* Cenovus Energy Inc. reached an agreement to acquire a suite of ConocoPhillips Co.'s Canadian assets in a deal valued at C$17.7 billion. Cenovus said after market hours March 29 that it agreed to acquire Conoco's 50% stake in the FCCL Partnership, a joint venture between the two companies in the Canadian oil sands operated by Cenovus. The company is also buying Conoco's Deep Basin conventional assets in Alberta and British Columbia.

* The West Virginia Senate approved a proposed legislation to amend gas-drilling rights, The Associated Press reports. Under the bill, natural gas producers will be allowed to drill the mineral property when they are able to secure the consent of three-fourths of those who own the royalty rights and have reasonably negotiated with those who are not in favor.

* Oregon Gov. Kate Brown fired three of the five members of the state's Environmental Quality Commission and named their replacements, The Oregonian reports. The new appointees will be considered by the state Senate for confirmation. "As an oversight body, Oregonians expect the EQC to take decisive action to create rules and guide policies that are protective of human health and preserve vital habitats of diverse species by ensuring our air and water is clean and available to future generations of Oregonians. Amid uncertainty at the federal level, these goals could be at risk. It’s essential that the EQC work collaboratively with the governor’s office in meeting these new challenges," Brown said in a statement.


* Interior Secretary Ryan Zinke announced March 29 that the moratorium on new federal coal leases has been lifted and a committee has been created to advise him on the value taxpayers get from resources on public land.

* Coal production in the U.S. rose during the second half of 2016, with the Powder River Basin in Montana and Wyoming seeing the largest increases, U.S. EIA data showed. According to the agency, production grew due to an increase in coal-fired electricity generation, which occurred as natural gas prices climbed.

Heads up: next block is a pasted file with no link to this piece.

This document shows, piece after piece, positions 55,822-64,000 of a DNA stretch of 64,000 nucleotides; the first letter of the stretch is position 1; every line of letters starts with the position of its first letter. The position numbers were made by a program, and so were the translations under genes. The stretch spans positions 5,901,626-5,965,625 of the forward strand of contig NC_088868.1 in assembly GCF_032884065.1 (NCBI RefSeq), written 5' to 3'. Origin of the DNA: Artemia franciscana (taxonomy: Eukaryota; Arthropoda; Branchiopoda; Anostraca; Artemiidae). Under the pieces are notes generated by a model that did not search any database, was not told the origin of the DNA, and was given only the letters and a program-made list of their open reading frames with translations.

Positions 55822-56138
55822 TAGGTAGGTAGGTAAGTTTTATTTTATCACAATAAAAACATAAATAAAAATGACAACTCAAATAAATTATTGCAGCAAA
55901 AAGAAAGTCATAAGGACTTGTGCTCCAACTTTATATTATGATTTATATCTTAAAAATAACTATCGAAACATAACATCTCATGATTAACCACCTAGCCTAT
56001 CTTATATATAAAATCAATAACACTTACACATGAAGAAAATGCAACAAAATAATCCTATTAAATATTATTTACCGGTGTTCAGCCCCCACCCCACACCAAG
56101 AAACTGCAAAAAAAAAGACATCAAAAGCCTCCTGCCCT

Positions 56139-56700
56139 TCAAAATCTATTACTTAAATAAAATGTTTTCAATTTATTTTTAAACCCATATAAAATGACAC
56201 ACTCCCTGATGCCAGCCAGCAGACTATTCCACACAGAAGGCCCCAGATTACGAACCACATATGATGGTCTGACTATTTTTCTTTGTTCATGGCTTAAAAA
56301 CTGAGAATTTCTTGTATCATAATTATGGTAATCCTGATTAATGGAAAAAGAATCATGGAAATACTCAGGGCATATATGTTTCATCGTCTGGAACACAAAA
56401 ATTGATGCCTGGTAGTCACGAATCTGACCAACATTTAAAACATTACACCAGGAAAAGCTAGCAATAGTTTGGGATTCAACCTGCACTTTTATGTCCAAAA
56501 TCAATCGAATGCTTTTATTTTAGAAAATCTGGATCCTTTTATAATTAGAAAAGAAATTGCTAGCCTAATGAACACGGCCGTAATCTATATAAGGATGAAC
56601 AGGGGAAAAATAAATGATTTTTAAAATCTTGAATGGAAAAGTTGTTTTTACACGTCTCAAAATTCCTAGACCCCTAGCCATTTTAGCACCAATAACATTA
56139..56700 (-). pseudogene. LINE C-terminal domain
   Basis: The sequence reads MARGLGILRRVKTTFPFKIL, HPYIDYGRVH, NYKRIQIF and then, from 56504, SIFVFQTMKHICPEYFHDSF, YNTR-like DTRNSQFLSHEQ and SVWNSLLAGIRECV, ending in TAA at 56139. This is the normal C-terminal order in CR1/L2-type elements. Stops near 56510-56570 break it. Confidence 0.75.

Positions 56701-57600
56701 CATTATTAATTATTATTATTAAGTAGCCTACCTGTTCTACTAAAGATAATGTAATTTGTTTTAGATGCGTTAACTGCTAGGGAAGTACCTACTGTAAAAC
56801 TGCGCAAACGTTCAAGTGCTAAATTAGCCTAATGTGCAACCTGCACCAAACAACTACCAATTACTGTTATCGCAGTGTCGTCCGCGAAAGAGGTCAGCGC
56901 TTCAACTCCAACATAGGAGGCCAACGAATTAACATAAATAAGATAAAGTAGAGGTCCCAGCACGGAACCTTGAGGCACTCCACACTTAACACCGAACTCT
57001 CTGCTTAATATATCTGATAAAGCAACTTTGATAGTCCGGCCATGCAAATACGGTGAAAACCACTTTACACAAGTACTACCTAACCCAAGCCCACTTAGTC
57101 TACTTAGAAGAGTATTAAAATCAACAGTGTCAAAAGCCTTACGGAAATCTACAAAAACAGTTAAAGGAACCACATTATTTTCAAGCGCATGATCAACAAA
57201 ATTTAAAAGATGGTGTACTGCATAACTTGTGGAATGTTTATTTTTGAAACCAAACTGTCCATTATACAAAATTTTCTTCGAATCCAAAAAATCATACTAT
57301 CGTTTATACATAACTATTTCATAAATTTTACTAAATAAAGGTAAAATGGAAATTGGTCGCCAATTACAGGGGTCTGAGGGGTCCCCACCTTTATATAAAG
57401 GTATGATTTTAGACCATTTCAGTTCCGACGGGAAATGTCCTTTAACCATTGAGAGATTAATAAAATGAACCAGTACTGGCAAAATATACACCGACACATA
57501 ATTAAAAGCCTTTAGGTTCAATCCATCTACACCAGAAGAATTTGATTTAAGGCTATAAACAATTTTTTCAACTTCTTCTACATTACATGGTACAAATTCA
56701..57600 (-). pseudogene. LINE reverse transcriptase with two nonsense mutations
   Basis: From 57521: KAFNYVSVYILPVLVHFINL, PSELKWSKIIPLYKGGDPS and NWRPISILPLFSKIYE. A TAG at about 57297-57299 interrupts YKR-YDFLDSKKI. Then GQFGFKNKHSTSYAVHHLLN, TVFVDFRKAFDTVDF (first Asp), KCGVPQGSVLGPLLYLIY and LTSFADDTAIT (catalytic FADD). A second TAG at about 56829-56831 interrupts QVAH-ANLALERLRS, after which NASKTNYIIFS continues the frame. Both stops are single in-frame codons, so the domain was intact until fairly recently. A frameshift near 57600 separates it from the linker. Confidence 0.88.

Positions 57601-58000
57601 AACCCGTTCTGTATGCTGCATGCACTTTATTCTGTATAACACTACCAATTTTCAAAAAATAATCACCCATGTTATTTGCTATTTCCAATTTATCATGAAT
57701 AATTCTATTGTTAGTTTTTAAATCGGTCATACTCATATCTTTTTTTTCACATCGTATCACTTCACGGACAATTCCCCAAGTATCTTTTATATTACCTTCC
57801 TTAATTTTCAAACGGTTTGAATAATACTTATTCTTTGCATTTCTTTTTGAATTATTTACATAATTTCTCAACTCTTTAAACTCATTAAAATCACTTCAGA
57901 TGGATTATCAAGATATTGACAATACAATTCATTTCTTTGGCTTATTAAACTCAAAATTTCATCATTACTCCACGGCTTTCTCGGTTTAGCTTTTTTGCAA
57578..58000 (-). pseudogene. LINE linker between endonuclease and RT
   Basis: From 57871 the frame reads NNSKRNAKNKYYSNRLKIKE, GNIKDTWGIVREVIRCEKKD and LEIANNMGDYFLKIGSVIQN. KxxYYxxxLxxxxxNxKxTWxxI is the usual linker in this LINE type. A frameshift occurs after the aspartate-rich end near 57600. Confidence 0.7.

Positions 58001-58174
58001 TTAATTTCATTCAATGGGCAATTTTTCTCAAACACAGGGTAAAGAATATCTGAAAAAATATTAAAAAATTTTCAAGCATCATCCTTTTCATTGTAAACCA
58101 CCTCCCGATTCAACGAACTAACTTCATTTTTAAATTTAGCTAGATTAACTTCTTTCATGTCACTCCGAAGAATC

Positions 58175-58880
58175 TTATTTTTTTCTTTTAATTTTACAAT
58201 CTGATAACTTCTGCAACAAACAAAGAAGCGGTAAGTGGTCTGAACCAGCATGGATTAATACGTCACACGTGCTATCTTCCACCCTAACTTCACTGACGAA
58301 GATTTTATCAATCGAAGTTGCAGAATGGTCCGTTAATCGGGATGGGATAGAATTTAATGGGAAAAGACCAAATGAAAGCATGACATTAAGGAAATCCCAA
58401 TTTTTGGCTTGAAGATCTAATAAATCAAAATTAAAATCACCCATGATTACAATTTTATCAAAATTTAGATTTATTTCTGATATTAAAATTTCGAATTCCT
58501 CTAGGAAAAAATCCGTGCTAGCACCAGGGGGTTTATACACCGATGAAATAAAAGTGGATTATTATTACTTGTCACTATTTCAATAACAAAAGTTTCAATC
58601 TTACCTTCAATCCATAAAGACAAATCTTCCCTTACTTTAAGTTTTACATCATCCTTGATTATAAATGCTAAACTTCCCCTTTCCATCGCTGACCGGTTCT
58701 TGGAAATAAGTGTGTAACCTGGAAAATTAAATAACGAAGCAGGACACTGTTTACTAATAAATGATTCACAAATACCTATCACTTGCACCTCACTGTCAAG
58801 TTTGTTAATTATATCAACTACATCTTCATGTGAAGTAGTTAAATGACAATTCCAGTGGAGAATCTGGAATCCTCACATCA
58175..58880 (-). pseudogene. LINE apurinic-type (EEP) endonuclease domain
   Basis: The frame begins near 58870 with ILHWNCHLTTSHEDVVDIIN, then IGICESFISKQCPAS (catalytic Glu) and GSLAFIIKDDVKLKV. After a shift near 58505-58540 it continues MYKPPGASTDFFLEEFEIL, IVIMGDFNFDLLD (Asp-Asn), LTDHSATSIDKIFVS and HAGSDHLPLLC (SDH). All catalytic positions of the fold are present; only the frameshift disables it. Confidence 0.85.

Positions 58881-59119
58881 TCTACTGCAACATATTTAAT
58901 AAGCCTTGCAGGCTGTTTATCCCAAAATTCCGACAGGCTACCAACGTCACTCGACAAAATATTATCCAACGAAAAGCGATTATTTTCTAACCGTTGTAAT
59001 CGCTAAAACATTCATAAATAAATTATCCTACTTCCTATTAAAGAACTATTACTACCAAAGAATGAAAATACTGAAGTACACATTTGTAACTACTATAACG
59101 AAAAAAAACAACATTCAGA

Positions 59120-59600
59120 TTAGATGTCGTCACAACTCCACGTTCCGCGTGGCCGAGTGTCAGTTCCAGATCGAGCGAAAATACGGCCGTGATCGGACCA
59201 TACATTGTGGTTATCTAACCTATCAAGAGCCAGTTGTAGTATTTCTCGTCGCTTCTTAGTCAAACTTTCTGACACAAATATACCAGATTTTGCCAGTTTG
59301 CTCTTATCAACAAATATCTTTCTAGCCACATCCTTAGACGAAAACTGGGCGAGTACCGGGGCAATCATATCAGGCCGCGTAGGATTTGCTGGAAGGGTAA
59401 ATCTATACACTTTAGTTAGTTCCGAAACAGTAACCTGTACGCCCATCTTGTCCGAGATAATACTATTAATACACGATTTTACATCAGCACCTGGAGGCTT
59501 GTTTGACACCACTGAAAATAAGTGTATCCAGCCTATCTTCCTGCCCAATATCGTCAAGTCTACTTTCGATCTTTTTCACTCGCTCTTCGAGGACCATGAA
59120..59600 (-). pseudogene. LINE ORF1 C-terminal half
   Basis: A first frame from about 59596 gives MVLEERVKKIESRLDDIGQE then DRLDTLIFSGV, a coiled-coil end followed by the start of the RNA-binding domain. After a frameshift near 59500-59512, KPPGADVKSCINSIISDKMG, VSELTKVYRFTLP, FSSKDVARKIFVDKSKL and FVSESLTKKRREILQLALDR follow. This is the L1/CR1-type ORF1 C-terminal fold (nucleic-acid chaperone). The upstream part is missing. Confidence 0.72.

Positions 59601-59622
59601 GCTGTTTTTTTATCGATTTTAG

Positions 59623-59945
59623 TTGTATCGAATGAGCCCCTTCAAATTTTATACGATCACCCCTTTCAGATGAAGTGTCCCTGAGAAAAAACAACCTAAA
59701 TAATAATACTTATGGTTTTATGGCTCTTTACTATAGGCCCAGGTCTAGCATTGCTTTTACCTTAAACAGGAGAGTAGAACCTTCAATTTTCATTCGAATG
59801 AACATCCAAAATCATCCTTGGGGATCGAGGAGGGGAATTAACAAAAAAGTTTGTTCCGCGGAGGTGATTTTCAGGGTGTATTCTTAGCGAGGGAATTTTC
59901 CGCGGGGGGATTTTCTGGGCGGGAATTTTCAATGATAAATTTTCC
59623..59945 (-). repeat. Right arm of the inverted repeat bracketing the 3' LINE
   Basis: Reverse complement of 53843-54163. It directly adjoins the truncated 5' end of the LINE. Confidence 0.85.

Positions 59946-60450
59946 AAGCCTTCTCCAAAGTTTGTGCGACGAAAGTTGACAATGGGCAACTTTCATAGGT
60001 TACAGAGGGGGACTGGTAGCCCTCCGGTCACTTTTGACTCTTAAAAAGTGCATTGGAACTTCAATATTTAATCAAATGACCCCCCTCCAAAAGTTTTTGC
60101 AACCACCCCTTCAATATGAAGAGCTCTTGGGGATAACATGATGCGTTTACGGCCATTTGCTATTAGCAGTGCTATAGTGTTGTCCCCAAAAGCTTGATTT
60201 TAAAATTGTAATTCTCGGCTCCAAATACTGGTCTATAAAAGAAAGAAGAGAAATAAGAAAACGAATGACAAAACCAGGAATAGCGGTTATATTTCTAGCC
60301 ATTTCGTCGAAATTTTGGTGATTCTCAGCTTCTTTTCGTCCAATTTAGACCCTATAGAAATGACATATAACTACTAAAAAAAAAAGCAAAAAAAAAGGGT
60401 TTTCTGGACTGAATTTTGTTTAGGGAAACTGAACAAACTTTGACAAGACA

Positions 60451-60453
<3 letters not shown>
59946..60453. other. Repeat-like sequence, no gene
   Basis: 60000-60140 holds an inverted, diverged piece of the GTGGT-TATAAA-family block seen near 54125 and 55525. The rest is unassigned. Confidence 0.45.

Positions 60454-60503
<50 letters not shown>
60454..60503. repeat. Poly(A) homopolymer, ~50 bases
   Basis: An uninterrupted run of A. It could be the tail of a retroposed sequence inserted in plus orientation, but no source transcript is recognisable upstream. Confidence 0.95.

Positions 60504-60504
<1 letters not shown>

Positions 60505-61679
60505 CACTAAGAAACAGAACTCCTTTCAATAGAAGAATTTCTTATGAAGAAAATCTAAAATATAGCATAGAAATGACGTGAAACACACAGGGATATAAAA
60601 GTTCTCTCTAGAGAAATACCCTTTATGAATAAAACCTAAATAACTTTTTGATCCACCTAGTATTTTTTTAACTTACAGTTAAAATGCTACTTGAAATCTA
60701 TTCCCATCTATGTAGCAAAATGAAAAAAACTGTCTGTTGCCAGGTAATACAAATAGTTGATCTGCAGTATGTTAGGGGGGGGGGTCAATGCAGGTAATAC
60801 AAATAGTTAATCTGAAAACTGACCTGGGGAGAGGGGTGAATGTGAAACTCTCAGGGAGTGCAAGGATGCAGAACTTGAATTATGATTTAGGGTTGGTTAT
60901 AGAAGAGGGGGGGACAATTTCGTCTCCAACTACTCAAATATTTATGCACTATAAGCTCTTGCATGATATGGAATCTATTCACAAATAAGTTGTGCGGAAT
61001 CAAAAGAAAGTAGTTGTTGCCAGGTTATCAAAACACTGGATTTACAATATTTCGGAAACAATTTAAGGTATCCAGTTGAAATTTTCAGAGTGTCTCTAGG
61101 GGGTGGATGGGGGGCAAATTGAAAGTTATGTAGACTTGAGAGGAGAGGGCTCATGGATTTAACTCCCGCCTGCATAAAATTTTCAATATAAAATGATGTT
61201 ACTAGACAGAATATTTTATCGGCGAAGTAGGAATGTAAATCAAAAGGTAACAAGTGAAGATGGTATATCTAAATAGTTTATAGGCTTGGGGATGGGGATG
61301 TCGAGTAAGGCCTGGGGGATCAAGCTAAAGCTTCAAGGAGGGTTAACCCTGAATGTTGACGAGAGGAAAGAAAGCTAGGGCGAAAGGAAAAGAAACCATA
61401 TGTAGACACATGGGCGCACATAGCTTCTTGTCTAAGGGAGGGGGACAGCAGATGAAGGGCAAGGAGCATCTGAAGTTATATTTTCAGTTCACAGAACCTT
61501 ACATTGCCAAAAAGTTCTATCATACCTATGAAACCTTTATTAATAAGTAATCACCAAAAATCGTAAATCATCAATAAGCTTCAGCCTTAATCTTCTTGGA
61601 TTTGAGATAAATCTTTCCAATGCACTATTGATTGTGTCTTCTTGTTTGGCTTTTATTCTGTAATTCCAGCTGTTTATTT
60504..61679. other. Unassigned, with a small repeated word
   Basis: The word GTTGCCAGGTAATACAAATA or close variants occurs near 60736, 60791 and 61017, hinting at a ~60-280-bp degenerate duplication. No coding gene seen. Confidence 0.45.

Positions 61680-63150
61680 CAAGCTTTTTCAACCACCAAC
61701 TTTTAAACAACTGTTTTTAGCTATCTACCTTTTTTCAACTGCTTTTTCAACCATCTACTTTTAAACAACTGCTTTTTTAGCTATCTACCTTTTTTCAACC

* The U.S. Army Corps of Engineers is proposing to reissue a regional general permit for surface coal mining in North Dakota. The Omaha District of the Army Corps sought a regional general permit in 2012 when the Army Corps was considering not reissuing a nationwide permit program for coal mining.

* Canadian coal production totaled 60.4 million tonnes in 2016, representing the lowest output since 1987, according to the National Energy Board.


* The weekly natural gas inventory report to be released by the U.S. Energy Information Administration at 10:30 a.m. ET on Thursday, March 30, is expected to show a double-digit drawdown that should mark the end of withdrawal season. Analysts and traders surveyed ahead of the release of the upcoming EIA storage report anticipate a withdrawal from 32 Bcf to a 55 Bcf, with the consensus expectation being 44 Bcf.

* Price action for next-day power could be choppy Thursday, March 30, as jumbled demand forecasts for the close of the workweek conspire with recent volatility at the natural gas futures arena. Tacking on more than 5 cents in the prior session, the new front-month May natural gas futures contract was aimed lower in early trading Thursday.

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* Parties to Delmarva Power & Light Co.'s pending electric distribution rate case filed a settlement on March 28 with the Delaware PSC calling for a $31.5 million rate increase.

* Capital expenditures throughout the U.S. power and gas sectors in 2017 are projected to reach an all-time high of $117.5 billion.


* "Building a nuclear plant is a complex enterprise, and historically, such projects have seen changes in mid-stream including companies entering bankruptcy," said John Keeley, spokesman with the Nuclear Energy Institute, responding to the bankruptcy filing by Westinghouse Electric Co. LLC.

The day ahead

* Vistra Energy Corp. will hold its fourth-quarter 2016 earnings conference call at 11 a.m. ET.

* The U.S. Senate Committee on Energy and Natural Resources will hold a hearing at 2:30 p.m. ET in Room 366 of the Dirksen Senate Office Building to examine the potential infrastructure improvements to create jobs and reduce the cost of living through all-of-the-above energy and mineral production in Alaska.

* Early morning futures indicators pointed to a lower opening for the U.S. equity markets. To view more SNL equity market indexes, click here. To view more SNL Energy commodities prices, click here.